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HONKY IN THE HOUSE – Writing & Producing The Jeffersons by Jay Moriarty

By Jules Lavallee

Los Angeles, CA (The Hollywood Times) 7/22/20–  Jay Moriarty just finished writing a book about his experiences Writing & Producing The Jeffersons titled, HONKY IN THE HOUSE.  https://amzn.to/2CwTy0x. It is a fascinating read about how The Jeffersons used comedy as a way to fight bigotry with episodes involving Interracial Marriage; Suicide; Sexism; Transgender Identity; the KKK; Kidney Transplant and MLK tribute. 

More than any other series in television history, The Jeffersons showed that Black Lives Matter. As a Writer for this popular 70s comedy, explain why?

Before the 1970s, there were virtually no black people on TV. You’ll notice I dedicate my book, HONKY IN THE HOUSE, to the young black man who spoke to my all-white high school class and mentioned that growing up in the 1950s, the only time he saw people who looked like him on TV was when he’d see Tarzan being chased by natives in the jungle. He said he’d be yelling, “Look out, Tarzan, they’re right behind you!” When he should’ve been yelling, “Get that Honky!” The very subtext or theme of The Jeffersons when it first aired, and through its record-setting eleven-season run, was simply: Black People are People Too. Another way of stating the simple truth that Black Lives Matter.

The Jeffersons was the first sitcom dealing with Interracial Marriage; Suicide; Sexism; Transgender Identity; the KKK; Kidney Transplant and MLK tribute. How did The Jeffersons use comedy as a weapon to fight bigotry? 

With the creation of All in the Family, Norman Lear proved you could combine comedy and drama in the same episode. Viewers like myself would find ourselves laughing one minute, and fighting tears the next. In dealing with meaningful topics like the ones above, The Jeffersons sought a balance of cogency and comedy similar to that of its spinoff parent. The mere presence of a successful, loving black family on TV every week was in itself an effective weapon for destroying racial stereotypes. And the mere presence of a happily married interracial couple (The Willises) was groundbreaking for television. As late as 1967, just eight years before The Jeffersons premiered, interracial marriage was still illegal in some states. In fact, in 1968, while singing a duet on a TV special, Petula Clark touched Harry Belafonte’s sleeve at the end of the song, causing a national controversy over “interracial contact.” As for comedy as a bigotry killer, a common comment in mail received from both black and white viewers made clear they “like that there is a group of both Black and White people with talent who can joke about color differences without being offensive.”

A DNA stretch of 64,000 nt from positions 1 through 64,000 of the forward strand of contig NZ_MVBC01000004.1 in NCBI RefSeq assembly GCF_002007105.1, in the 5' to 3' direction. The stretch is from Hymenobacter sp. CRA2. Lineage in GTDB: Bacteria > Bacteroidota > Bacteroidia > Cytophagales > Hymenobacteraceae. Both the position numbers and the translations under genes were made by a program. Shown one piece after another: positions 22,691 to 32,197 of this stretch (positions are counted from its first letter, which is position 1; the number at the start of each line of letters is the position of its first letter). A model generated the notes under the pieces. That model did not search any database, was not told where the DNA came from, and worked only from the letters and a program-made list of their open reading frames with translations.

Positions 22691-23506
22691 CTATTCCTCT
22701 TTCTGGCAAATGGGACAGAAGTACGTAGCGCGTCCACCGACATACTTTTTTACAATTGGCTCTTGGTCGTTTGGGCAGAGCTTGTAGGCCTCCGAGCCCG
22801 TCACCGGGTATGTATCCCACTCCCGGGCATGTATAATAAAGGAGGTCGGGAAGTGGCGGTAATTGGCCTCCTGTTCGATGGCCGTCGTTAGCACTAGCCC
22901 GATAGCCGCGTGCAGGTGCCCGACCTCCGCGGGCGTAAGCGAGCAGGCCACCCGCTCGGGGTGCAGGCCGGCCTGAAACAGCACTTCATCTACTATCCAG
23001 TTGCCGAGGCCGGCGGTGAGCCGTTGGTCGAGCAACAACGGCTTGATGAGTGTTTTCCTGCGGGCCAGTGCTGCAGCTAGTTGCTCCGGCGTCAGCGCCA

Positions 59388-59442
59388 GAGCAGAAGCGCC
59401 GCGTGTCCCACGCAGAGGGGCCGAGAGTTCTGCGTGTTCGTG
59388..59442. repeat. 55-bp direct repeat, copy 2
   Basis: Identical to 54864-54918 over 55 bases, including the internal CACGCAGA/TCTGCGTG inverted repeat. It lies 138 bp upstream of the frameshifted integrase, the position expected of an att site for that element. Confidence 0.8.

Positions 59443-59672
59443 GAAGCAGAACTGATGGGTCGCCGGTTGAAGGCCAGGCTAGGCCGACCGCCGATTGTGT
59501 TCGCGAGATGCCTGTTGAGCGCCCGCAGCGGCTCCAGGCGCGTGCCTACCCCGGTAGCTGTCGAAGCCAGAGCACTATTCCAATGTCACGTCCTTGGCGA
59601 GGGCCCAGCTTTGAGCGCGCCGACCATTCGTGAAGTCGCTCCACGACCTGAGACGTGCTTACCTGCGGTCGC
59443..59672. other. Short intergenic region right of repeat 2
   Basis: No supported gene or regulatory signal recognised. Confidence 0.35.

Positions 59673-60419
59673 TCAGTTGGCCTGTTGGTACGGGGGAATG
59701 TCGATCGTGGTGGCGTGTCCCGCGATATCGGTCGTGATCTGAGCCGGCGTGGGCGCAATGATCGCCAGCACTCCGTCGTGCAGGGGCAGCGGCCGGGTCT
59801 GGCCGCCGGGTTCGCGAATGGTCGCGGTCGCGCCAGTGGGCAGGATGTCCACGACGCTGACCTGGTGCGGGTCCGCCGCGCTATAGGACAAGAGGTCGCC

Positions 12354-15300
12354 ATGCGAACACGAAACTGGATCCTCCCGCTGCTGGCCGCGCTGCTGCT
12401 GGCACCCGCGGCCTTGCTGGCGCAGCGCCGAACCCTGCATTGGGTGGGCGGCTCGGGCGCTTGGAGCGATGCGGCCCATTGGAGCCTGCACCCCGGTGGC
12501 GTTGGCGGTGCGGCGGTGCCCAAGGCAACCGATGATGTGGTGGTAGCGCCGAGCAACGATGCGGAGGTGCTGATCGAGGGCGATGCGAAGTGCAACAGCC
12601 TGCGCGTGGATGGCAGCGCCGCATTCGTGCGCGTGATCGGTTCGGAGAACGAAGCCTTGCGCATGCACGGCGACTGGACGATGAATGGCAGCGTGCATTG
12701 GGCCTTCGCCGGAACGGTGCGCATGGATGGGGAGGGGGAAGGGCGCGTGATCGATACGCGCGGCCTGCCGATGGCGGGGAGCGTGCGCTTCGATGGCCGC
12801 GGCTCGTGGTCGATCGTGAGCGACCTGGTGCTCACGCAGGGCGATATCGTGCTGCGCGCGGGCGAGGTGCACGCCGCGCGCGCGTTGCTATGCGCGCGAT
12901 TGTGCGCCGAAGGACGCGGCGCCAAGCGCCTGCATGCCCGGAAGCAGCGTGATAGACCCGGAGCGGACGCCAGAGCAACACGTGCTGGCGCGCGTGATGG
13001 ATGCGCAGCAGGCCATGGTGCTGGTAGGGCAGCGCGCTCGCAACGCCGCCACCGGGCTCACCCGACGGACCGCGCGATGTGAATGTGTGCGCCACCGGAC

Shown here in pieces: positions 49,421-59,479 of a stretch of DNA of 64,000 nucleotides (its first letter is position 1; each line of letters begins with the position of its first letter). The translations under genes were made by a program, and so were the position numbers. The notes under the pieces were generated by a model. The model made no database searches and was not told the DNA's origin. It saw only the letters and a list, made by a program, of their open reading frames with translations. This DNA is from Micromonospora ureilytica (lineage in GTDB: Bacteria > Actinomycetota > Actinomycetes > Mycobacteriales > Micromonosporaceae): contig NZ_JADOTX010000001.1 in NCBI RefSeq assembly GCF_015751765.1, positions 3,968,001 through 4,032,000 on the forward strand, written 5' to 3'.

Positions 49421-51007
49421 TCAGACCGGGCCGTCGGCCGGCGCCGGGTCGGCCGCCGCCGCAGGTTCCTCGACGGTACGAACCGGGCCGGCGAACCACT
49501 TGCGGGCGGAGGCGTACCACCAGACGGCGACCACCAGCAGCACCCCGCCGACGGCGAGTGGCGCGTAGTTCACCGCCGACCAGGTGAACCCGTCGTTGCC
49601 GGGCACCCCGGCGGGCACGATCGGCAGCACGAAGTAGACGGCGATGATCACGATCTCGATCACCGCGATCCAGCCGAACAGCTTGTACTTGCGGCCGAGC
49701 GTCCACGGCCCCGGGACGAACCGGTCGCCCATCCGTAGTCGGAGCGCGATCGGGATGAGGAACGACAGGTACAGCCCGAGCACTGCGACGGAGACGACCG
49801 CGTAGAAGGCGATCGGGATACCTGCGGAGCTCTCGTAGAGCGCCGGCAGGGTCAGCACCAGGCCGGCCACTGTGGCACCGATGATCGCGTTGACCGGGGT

How can a white writer write for a black show? 

The short answer is Research and Empathy. Not necessarily in that order. Pretty much the same way a gay writer could write for a straight character or vice versa. Or a man could write for a woman or vice versa. Or an actor who’s never killed anyone could play a killer. Or a black writer could write for a white show. In the book, I address this question in a six-page discussion, pertaining specifically to my experiences writing and producing The Jeffersons. Including an account of the time I was speaking to a group from the Watts Writers Workshop and a young black man asked that very question. And Sherman (Hemsley) happened to be crossing the stage and injected himself into the discussion.

Jay Moriarty

The Reverend, Martin Luther King said, “We may have all come on different ships, but we are in the same boat now.” And he added, “Only in the darkness can we see the stars.” How is this ringing true today? 

When The Jeffersons finished its run in the mid-1980s, I felt the country was well on its way to racial harmony. In 2008, when Barack Obama, a black man, was elected President, I, along with many others, shed tears of joy. It truly appeared to many that MLK’s dream was coming true. We were all about to overcome. If someone told me then that in another decade, Bill Cosby (my boss in the 1990s) would be in jail, Donald Trump would be President, and the country would have to be reminded that Black Lives Matter, I would’ve thought that person insane! But here we are in the Darkness. Will America finally find absolution for the original sin of slavery? Are we capable of finding ways to understand and eliminate Systemic Racism? Are Empathy and Unity concepts we can learn to embrace? These are serious questions. But as a comedy person, I’d like to think there is a way comedy can help. The very last line in the HONKY book is a quote from Maya Angelou: “Continue to allow humor to lighten the burden of your tender heart.”

Why is your book, “Honky in the House” important in understanding race relations in America today? Why is mixed casting so important?